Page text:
On the way home, Zoë wanted to pull the wagon instead of ride in it. The pictures are all a little blurry/unfocused, but I think they capture the fun of the moment...sort of...
Here she is after she got tired out:
When we got home and I checked my phone I noticed that I had missed a text message from the ward executive secretary, asking if 7:30 was still going to work for me. Since it was 7:42, clearly it was not going to work for me, so I texted back saying that I had forgotten but that I could head over right then. They said that was fine, so I asked Rachel (who'd beaten us home) that I had to run to the church "for a minute," told the little kids that they had better have pyjamas on when I got home (or else!), and bolted out the door with the baby.
"Why do you need to go?" Rachel followed me outside.
"I just have a meeting at the church," I said.
"But why...?" she called out.
"Just because," I said as I dashed across the street.
Keep in mind we live 60 seconds away from the church. Soon my phone buzzed. It was Rachel, texting me.
"Why are you going?"
"Cuz" I texted back.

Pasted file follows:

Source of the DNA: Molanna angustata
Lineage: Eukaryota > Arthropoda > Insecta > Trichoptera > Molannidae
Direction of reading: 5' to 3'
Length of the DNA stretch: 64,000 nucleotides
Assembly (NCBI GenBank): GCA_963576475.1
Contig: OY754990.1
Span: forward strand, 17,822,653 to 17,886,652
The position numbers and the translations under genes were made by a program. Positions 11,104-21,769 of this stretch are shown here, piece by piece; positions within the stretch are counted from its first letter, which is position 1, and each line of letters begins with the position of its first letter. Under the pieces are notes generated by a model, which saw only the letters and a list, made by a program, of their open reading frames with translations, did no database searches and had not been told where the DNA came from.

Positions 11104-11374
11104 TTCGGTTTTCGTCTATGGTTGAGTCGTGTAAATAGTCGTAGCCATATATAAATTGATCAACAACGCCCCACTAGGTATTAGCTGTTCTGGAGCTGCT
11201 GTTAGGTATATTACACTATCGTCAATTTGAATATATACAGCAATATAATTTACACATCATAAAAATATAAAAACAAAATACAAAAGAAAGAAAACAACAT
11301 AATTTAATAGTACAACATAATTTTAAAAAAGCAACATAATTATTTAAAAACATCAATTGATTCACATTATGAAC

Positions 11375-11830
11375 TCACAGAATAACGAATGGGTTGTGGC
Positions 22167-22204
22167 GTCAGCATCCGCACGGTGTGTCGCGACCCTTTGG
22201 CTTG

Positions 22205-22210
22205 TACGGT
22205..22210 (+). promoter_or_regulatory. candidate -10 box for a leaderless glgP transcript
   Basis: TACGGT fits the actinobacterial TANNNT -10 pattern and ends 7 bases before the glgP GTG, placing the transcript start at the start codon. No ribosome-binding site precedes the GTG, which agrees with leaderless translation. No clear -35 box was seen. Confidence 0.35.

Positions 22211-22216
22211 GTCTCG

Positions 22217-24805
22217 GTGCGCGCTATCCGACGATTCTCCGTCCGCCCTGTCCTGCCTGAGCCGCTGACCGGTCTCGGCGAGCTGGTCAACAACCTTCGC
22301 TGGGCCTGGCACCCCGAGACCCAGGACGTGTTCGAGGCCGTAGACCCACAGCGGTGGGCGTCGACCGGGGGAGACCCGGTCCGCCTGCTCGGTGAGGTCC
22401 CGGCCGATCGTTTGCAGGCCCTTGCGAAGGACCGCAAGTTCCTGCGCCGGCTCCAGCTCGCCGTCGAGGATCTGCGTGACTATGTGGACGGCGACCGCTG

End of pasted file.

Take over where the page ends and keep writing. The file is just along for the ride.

"Why though!?" she asked.
I didn't have time to respond because by that point I was already at the bishop's office (getting a new calling (a church assignment). I checked my phone on the way home (because I'd heard it buzz again). It was Rachel.
"Are u coming back?"
I laughed to myself and just walked home. She was waiting for me, with her face smooshed up against the window of the door.
"Were you that worried?" I asked her.
"Well, I didn't know why you were leaving and you were gone a lot longer than I thought!"
I was gone ten minutes. She'd managed to convince Benjamin and Zoë to get on their pyjamas and Zoë had even brushed her teeth. So we had scriptures and prayer and sent the little ones off to bed and then Rachel had a shower (because she really needs a shower after soccer these days).
And now we're all choking from the smoke that's settled in our valley.
Our air quality is now only 177, which means, perhaps, that the winds have shifted again and are busy ushering all this smoke back up through the canyon (poor people on the other end of the canyon). Perhaps we'll get down below 90 and the kids will be allowed outside for recess (though I doubt it). Several communities have already been evacuated—Elk Ridge, Woodland Hills, and Covered Bridge—and parts of our own city are on pre-evacuation orders (though we are not so we should be just fine). I can't imagine having to evacuate.
Our thoughts are also with our friends in North Carolina, at this time, as they are bracing for and/or being slammed by Hurricane Florence. The pictures of our favourite beaches—Topsail, Carolina Beach, pretty much every beach—are making us sad. New Bern is completely flooded. Durham was in line of the storm in earlier predictions, but now it seems they're out of the direct path so hopefully everyone will be alright (but it's sure to be rather rainy (wish we could have some of that rain here (*cough*cough*)).